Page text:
#38113

    quitejaded
    Participant

    I wish it were my choice. I just like to think about the future and thought maybe I would unschool my own children.

    I wonder tell me what do your own parents and friends and family think of this?

    Thanks for the info.

    #38117

    justcardi
    Participant

    Quitejaded, I think it is great that you are thinking of the future of your own children at such a young age. My parents actually accept the way my children learn. To be quite honest, I had a tough relationship with my parents up till recently when a lot of tragic event happened in my family. I have discovered that they are the most open minded and wonderful people that I have ever met and am glad to have their support. Most of my siblings accept my unschooling/ homeschooling choices, but I don’t believe they understand what it means. They do agree that my children are well adjusted and intelligent. My best friend/ little sister is so open to it as she sees my children grow, learn and think. She is considering unschooling her own little one. That is my side of the family. Now, my husband’s side of the family is a totally different story. I get a lot of negative vibes as well as comments any time unschooling/ homeschooling comes up. Let’s just say, I don’t feel supported in my decisions by my in-laws. My husband has left the education up to me. Even those who are not supportive of this agree that my girls have an eagerness to learn and exceed grade level expectations in all areas of study. I will only discuss my girls’ education to people who are truly interested in learning how it works. Otherwise, for my inlaws, it is off limits as a topic of discussion. When or if you choose to unschool your dear little ones, be prepared for the critics, but remember why you choose to unschool. I chose to unschool for the same reasons that you are considering it. I did very well in highschool and college. Passing tests is no problem for me, but I can’t say that I learned much in my 17 years of formal education. I want my children to learn, not merely to pass a test, but to LEARN. If you haven’t already, check out my other posts under “Any other unschoolers out there” and “Introduce Yourself”. I truly believe in unschooling. It is the most natural way to learn things.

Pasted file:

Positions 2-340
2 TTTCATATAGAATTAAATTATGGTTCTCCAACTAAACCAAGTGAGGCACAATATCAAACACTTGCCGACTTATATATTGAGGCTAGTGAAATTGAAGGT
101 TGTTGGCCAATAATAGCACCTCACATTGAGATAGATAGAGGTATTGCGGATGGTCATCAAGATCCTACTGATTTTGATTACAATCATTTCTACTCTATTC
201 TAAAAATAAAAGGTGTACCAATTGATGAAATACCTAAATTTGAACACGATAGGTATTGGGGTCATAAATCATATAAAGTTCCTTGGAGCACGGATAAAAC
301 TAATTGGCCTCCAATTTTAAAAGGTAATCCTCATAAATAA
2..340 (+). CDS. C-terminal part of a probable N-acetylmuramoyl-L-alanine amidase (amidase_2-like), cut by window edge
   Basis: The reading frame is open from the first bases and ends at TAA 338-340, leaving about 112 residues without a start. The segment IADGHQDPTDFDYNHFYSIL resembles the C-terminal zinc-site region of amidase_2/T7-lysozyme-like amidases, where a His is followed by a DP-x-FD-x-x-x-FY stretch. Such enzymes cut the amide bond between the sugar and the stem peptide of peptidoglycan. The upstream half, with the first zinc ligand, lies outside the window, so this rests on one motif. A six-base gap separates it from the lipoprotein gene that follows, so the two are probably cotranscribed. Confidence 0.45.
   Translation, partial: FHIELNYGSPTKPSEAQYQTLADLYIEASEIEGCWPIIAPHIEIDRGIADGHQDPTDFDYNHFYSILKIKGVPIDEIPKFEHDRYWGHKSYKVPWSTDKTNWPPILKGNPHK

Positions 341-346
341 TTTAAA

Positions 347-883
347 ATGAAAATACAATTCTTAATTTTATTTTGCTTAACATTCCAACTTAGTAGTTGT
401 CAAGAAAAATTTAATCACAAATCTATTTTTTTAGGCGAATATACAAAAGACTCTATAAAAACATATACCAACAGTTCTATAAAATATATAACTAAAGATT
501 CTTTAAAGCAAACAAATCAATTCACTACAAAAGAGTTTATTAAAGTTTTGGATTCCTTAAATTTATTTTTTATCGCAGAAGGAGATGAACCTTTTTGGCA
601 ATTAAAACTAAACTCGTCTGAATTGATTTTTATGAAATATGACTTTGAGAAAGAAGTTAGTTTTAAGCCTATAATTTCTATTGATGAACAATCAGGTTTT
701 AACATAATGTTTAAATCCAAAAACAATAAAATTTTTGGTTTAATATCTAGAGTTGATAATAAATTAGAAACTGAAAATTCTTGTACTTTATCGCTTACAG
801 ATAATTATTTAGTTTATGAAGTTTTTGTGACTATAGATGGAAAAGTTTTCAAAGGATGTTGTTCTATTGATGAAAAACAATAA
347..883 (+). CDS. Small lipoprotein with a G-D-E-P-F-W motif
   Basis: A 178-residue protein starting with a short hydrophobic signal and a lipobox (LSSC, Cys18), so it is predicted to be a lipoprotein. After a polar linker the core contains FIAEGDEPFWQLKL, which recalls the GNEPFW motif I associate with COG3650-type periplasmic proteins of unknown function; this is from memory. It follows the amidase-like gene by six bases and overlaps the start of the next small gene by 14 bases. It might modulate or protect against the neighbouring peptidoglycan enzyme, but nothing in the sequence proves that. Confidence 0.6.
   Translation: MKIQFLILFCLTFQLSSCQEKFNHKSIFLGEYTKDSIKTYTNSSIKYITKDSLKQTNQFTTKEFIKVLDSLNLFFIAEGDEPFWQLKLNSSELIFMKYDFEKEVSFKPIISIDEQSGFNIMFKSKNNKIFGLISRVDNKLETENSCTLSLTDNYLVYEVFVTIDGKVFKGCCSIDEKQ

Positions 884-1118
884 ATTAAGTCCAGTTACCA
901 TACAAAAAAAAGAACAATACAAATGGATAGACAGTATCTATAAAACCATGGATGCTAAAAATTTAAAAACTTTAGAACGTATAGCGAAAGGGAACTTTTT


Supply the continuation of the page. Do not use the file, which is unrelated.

#38118

    justcardi
    Participant

    P. S. If you have any more questions, feel free to ask. I’ll be more than happy to discuss unschooling/ homeschooling with you.

    #38121

    quitejaded
    Participant

    Thanks.

    Well, one question I have is do your kids know how to use negative numbers, yet?

    I can understand how they’d get basic arithmetic but what about that other stuff that you’re /supposed/ to know earlier?

    #38155

    justcardi
    Participant

    My 5 year old is too young for that, but my 9 year old does understand negative numbers. We learn things as we need or want to. We own a few small businesses and she understands the concept of debt. She can do a lot more complicated math as well. She would be in 4th grade this year. Now, as far as trigonometry; hmm…. will she learn trig? Maybe, if she finds a reason to. I took trig and I couldn’t tell you much about it. I never used it in the “real world”. A lot of what you learn in school, you never use. So why not focus your study on things you WILL use and master it? She may never learn trig, but she will learn how to learn it if she wants to. She knows more than I do in a lot of areas (particularly History) and I have 17 years of formal education. If I taught her, she could only learn what I know. That would be limiting her knowledge base, don’t you think?